Decline Is Biggest in a Year; Gas Dips a Half-Cent to $3.96
Dieselâ€™s national average price fell 4.3 cents to $4.061 a gallon, its third decline in four weeks and the biggest downturn in almost a year, the Department of Energy said.
Diesel has declined 6.3 cents in the past two weeks in tandem with crude oil prices, which fell from a two-and-a-half year high near $114 a barrel in late April to below $100 in the past week.
Gasoline, meanwhile, dipped half a cent to $3.96, DOE said following its weekly surveys of filling stations Monday.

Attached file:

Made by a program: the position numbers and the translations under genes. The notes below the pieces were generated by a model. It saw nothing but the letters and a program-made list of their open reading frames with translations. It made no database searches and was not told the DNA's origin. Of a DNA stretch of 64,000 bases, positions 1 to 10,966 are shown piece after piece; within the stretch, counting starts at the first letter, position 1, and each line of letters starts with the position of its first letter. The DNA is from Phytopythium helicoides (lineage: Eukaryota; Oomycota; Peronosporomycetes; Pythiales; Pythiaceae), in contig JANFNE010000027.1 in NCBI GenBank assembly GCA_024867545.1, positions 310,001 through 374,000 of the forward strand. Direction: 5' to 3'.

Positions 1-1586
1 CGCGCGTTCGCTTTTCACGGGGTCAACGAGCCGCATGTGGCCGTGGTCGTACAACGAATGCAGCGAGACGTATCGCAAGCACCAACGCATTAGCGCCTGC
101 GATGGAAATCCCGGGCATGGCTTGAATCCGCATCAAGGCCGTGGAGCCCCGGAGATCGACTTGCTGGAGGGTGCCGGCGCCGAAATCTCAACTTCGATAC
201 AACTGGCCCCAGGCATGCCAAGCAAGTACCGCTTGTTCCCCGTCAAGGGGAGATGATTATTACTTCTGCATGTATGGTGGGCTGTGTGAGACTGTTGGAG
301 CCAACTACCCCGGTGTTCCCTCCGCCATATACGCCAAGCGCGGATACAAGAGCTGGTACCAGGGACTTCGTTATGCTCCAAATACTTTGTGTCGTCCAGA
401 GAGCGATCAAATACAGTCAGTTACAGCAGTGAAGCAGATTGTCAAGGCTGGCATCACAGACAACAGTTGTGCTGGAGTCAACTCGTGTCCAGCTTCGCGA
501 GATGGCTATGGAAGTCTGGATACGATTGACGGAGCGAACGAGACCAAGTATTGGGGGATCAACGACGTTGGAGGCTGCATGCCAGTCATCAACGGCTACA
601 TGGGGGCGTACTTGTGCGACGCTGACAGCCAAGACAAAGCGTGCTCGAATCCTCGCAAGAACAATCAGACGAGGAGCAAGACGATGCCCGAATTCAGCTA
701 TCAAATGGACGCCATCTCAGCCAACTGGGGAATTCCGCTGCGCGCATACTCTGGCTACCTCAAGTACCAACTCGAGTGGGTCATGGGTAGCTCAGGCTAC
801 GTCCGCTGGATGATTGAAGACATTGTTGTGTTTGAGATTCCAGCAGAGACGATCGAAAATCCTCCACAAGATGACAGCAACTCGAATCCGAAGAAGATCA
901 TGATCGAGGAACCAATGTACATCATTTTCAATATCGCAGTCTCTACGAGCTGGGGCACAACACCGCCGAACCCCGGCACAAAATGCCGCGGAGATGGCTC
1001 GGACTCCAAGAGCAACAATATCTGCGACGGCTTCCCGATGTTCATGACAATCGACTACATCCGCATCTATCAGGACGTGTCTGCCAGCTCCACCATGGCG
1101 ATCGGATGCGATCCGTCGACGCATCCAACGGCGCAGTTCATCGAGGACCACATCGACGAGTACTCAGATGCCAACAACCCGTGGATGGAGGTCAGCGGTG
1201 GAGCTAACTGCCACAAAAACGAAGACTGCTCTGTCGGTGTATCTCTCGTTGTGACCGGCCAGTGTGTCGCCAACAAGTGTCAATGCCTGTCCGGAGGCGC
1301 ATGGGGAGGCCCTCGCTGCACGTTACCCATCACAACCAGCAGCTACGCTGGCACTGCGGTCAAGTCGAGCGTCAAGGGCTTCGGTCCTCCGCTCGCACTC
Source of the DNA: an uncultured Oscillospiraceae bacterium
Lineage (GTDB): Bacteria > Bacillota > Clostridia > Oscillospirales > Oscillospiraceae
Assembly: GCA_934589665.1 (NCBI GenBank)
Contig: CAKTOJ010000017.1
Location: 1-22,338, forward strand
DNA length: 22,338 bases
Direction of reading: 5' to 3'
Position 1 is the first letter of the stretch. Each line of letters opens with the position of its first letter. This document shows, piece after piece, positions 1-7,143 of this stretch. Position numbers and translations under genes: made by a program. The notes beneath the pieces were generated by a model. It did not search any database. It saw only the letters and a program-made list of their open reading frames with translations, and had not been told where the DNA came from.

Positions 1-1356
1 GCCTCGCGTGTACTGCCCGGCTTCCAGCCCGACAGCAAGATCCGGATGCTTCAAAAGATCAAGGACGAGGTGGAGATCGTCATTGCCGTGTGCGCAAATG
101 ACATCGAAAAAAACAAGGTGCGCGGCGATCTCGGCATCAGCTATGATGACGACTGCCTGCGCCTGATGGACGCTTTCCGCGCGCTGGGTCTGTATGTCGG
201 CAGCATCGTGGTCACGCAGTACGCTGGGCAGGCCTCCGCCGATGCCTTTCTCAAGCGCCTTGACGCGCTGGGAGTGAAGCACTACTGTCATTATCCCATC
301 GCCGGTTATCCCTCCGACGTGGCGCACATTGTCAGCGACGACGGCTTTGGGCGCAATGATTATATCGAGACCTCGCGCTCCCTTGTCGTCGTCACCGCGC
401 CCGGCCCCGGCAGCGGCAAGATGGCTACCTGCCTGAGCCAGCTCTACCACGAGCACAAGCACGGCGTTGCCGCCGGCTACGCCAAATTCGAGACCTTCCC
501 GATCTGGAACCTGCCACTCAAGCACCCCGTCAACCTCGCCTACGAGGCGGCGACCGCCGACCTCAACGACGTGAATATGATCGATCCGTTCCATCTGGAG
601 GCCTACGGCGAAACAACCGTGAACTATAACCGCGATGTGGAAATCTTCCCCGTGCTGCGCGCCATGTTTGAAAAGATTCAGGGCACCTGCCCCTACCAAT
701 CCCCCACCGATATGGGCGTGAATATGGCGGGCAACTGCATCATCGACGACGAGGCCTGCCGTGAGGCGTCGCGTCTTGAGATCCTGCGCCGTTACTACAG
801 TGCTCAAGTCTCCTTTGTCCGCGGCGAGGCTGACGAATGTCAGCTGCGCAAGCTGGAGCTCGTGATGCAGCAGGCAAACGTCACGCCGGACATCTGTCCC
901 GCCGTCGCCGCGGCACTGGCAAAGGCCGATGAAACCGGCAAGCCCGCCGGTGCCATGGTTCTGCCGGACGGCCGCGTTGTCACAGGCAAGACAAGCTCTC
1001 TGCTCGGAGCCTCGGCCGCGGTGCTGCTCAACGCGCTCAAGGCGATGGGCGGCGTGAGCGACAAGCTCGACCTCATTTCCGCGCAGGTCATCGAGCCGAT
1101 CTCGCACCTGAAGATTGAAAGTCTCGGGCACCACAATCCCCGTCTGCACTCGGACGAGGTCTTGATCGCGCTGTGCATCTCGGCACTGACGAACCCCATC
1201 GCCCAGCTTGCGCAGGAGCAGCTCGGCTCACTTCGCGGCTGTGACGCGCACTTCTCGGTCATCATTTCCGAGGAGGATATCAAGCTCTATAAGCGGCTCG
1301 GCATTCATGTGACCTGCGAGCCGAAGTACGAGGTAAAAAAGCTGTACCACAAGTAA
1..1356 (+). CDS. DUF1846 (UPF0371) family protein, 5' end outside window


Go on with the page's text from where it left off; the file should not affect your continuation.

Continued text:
The diesel decline is the biggest since a 7.3-cent drop on May 24, 2010, and truckingâ€™s main fuel is now 96.7 cents higher than the same week last year, DOE figures showed. Gas is $1.096 higher than a year ago.
Despite its recent downturns, diesel has gained almost 90 cents at the pump since Thanksgiving, rising in 20 of the 24 weeks since late November.
Dieselâ€™s all-time record high national average price was $4.764 per gallon, set on July 14, 2008, while gasolineâ€™s was $4.114, set a week earlier.
Each week, DOE surveys about 350 diesel filling stations to compile a national snapshot average price.
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